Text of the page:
How to Scan and Repair Windows Using System File Checker
You can use the powerful System File Checker (SFC) tool in Windows 7 and Windows Vista to ensure the integrity of the Windows operating system, as well as to effectively restore broken parts of Windows without having to completely reinstall the operating system.
SFC may prompt you for the Windows disc, which is either the disc you used to install or upgrade Windows or the system recovery disc provided by your computer manufacturer. Have the disc handy.
When SFC cannot fix the problem, you should try additional recovery options, as described in “Windows Recovery.”
The System File Checker (SFC) is a command line utility in the more recent editions of Windows. Furthermore, you have to start an administrator command prompt to run SFC and have it work its magic.
Before heading into the operation, be aware that running SFC takes time. It’s not a quick-check-before-you-do-something-important type of operation.
Here are the steps to take to scan and repair Windows by using SFC:
Save all your stuff and close any other programs you’re running.
SFC isn’t a light or casual utility. It does major repair. Don’t blow it by losing information in an open program window. Save now!
From the Start menu, choose All Programs→Accessories.
Right-click the Command Prompt menu item.
From the pop-up menu, choose Run As Administrator.
Click the Yes or Continue button or type the administrator’s password.
The administrator’s command prompt window appears on the screen.
You run SFC by typing sfc at the command prompt, but don’t do it yet. After SFC, you can type various options that let it do its magic. The upcoming lists all of them, but the key is /scannow.
Type sfc /scannow and press the Enter key.
You see text:
Beginning system scan. This process takes some time.
Beginning verification phase of system scan.
Verification 26% complete.
SFC fixes what it can. Mostly, it plods through and displays the results, like this:
Verification 100% complete.
What you see after this line depends on the results of the operation. When nothing is wrong, you see this text:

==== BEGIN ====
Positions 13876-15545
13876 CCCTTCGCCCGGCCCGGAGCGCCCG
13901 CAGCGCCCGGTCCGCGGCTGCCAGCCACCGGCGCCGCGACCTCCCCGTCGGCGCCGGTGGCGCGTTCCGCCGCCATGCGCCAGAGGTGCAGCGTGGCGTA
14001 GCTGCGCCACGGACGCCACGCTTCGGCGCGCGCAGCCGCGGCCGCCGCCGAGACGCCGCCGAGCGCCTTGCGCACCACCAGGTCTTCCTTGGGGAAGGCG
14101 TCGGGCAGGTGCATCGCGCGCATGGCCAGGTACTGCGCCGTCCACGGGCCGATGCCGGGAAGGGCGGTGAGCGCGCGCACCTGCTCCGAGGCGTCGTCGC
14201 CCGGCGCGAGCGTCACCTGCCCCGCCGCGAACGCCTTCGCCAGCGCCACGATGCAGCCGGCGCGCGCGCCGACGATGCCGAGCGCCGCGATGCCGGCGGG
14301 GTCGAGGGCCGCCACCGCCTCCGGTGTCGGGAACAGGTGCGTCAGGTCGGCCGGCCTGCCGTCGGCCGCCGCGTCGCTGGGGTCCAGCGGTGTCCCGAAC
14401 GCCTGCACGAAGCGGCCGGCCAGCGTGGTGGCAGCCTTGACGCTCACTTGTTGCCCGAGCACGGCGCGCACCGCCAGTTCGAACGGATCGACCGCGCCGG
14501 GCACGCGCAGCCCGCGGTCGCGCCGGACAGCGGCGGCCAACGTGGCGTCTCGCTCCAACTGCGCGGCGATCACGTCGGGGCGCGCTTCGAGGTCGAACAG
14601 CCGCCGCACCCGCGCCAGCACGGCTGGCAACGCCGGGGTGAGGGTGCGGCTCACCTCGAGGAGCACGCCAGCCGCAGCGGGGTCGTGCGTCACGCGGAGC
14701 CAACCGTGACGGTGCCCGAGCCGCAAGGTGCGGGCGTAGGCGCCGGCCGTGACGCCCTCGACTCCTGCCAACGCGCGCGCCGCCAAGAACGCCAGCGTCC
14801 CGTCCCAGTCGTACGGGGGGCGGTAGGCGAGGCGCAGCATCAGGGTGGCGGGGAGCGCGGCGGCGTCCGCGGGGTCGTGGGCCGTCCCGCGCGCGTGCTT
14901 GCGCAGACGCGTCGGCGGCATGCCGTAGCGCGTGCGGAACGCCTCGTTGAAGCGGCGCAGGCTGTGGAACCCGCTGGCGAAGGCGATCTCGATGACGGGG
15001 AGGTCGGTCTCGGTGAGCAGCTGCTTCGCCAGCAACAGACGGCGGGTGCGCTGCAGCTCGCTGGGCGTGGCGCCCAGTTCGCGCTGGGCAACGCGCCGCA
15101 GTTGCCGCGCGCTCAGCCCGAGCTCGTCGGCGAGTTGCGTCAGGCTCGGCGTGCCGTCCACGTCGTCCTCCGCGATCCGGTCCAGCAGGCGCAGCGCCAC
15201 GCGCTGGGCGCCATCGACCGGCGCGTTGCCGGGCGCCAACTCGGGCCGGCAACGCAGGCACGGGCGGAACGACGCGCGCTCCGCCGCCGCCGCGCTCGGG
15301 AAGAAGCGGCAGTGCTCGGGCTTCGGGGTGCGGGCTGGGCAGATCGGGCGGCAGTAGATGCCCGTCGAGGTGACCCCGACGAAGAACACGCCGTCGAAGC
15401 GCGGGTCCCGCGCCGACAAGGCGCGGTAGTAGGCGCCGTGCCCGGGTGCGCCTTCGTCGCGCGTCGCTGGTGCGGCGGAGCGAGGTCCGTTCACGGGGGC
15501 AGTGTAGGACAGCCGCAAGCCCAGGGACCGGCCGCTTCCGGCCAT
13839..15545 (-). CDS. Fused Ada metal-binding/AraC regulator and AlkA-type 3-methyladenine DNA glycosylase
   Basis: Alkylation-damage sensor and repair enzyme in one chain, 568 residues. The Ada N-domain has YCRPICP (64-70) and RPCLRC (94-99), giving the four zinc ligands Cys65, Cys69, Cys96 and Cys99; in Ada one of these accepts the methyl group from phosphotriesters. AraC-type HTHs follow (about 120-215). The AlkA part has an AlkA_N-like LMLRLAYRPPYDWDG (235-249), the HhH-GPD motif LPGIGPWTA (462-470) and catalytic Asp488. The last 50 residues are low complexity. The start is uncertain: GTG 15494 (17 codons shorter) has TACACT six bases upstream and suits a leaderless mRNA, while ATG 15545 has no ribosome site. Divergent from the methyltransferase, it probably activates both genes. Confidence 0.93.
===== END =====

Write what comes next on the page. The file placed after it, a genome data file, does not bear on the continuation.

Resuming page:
Windows Resource Protection didn’t find any integrity violations.
When problems have been found and repaired, you see this:
Windows Resource Protection found corrupt files and successfully repaired them. Details are included in the CBS.Log windirLogsCBSCBS.log. For example C:WindowsLogsCBSCBS.log
When things go awry, you see this text message:
Windows Resource Protection found corrupt files but was unable to fix some of them. Details are included in the CBS.Log windirLogsCBSCBS.log. For example C:WindowsLogsCBSCBS.log
Don’t fret: Your PC is most likely fine.
If you’re prompted to insert the Windows disc, do so. Corrupt files must be replaced by fresh ones.
Close the administrator’s command prompt window.
You’ve done the best you can. Hopefully, by running SFC, you have Windows back into shape.
|Option||What It Does|
|/offbootdir||Specifies the location of boot files when they cannot be found
on the current PC
|/offwindir||Specifies the location of Windows files when they cannot be
found on the current PC
|/scanfile||Scans and (optional) repairs or replaces the named file|
|/scannow||Scans all Windows operating system files, repairing or
replacing any that are defective or the wrong version
|/verifyfile||Scans the named file but doesn’t replace the file|
|/verifyonly||Scans all Windows operating system files but doesn’t
repair or replace any bad files and saves information in a long,
huge log file